Today I have a treat for all you Sci-fi fans out there, or maybe you are curious and looking for a sci-fi novel to get you started. I’m honoured to be hosting a guest post today from David Ellis Overrtun who is giving us a taste of a chapter from his book, complete with commentary and background information. Such an insightful post – hope you enjoy it as much as I did.
The year — 526,780. A probe is deployed from ISV Intrepid at the outer edge of the universe. It is the last of a complement of twelve that is part of the Deep Exploration of Uncharted Space or DEUS. Its mission: collect data on the redshift of light and spatial distortions. Time horizon: 1,000 years.
Before ISV Intrepid can return to base, something goes wrong. There is an accident. The ship is later salvaged but its pilot is missing, its copilot in a coma.
The probes collect their data with uneventful regularity.
Fast‑forward to 526,880. A sole‑surviving probe still sits in the darkness at the outer edge of the universe. Now, unseen to the naked eye, the space around the probe begins to stretch and distend. Then, the probe disappears, engulfed by an energy of unknown origin and unknown composition. However, it manages to transmit one final message.
CD3C has monitored the disappearance of each probe over the last three years. While the interpretation of the data remains a mystery, speculation is that something has invaded the universe and is moving a superluminal velocity. Its effects could be manifested in as little as the next thousand years. To the Celesti, this is one lifetime.
What can be done?
The one person who might be able to solve this problem is the copilot of ISV Intrepid. He has been lying in stasis suffering from mental trauma. He has been this way for the past century, the longest recorded case in medical history. His unchanging condition has been a convenient solution to stall any inquiry into the accident that put him there.
This threat changes everything. Now, he is needed.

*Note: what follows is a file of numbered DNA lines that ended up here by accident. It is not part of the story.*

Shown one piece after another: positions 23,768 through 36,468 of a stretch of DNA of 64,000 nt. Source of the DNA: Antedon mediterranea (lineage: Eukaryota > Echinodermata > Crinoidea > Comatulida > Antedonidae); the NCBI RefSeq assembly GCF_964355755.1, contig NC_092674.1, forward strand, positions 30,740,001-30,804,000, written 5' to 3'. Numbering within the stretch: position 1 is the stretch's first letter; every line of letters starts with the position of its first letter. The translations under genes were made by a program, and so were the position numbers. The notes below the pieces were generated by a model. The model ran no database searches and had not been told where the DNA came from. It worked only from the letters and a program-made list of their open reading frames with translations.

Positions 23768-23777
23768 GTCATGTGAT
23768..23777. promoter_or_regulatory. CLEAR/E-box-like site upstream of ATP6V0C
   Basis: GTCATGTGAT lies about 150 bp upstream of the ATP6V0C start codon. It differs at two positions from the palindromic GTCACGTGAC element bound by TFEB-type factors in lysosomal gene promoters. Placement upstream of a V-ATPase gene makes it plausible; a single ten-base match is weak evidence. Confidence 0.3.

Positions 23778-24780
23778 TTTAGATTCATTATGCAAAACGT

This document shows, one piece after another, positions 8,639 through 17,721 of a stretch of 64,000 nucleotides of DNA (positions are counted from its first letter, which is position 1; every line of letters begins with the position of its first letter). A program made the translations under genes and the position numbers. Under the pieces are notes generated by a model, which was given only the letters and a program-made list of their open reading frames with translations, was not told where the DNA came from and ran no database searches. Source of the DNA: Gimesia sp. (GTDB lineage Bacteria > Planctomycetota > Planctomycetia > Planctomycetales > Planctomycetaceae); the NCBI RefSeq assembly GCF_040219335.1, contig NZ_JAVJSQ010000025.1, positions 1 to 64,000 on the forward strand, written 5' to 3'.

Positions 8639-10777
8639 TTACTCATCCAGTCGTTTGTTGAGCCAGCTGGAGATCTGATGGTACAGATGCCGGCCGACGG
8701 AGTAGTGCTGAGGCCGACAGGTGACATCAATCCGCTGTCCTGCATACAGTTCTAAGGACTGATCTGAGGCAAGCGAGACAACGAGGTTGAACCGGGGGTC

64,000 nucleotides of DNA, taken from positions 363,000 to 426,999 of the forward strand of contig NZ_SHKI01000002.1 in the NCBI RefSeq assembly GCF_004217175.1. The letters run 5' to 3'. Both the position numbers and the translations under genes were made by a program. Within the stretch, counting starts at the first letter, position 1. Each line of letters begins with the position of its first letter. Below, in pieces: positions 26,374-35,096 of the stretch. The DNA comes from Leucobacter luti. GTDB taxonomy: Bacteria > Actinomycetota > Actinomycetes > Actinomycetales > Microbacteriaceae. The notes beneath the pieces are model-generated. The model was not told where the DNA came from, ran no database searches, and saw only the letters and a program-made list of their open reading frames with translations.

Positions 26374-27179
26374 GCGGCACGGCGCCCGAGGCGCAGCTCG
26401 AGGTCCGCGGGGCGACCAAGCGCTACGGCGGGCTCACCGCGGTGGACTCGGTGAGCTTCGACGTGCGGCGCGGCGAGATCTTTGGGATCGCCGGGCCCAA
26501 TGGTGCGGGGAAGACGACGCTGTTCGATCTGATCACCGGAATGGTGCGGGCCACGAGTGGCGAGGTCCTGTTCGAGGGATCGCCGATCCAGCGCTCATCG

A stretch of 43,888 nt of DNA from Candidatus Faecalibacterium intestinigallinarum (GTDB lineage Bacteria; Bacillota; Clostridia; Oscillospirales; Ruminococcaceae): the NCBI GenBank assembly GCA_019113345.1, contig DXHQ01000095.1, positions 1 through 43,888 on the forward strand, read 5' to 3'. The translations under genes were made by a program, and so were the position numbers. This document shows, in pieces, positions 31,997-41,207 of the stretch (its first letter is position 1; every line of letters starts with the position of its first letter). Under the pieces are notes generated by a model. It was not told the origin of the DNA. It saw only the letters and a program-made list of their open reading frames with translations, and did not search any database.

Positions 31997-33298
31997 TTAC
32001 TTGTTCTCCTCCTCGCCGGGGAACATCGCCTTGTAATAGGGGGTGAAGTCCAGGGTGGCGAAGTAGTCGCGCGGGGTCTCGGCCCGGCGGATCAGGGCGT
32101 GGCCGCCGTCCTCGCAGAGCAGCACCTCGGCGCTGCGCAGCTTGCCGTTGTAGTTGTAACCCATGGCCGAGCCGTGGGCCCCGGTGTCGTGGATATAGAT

Is it possible to unlock his mind?
The task falls to Auberon, a career nobody inhabiting the lower level of the hierarchy of the Ministry of Science. Can something be awakened in him to allow someone ordinary do something extraordinary?
Universe: Awakening answers this question. In the process, it explores the world of the Celesti, a highly evolved humanoid species with advanced technology, physiology and a unique way of procreation. It blends science and political intrigue to reveal the interplay of storyline and character development that forms the staging ground for the Terra Nova Series.
Excerpt from Chapter 46 – Tsai and Citrus
Auberon is a newly minted ministerial aide in the Ministry of Science. He is on his way to meet another one of his fellow aides at a teahouse. Intimate relationships are strictly forbidden under the Uniform Code of Conduct. This was clearly a social setting, somewhat unusual but not scandalous. However, it could be the source of idle gossip.
Auberon’s appointment has been necessitated by circumstance. So, he is not steeped in the culture of his position like the person he will be meeting, Natasha, Senior Aide to the First Minister. As well, emotion in general among Celesti is a thing to be avoided. If this is true, what is his motivation? Perhaps, even he does not understand it.
My wife, Natasha, has created a visual representation of the chapter. Tsai is a blend of tea but what does an orchid have to do with citrus?
The harmony of silence
To find out, please read Universe: Awakening, Chapter 46 – “Tsai and Citrus”.
Excerpt – Chapter 46
Auberon departed the connect-café and quickly made his way to the far end of the food court. He anxiously scanned the sea of people sitting at the common-area tables. At length, he walked toward the patio area of a teahouse toward a dense corona that caught his eye.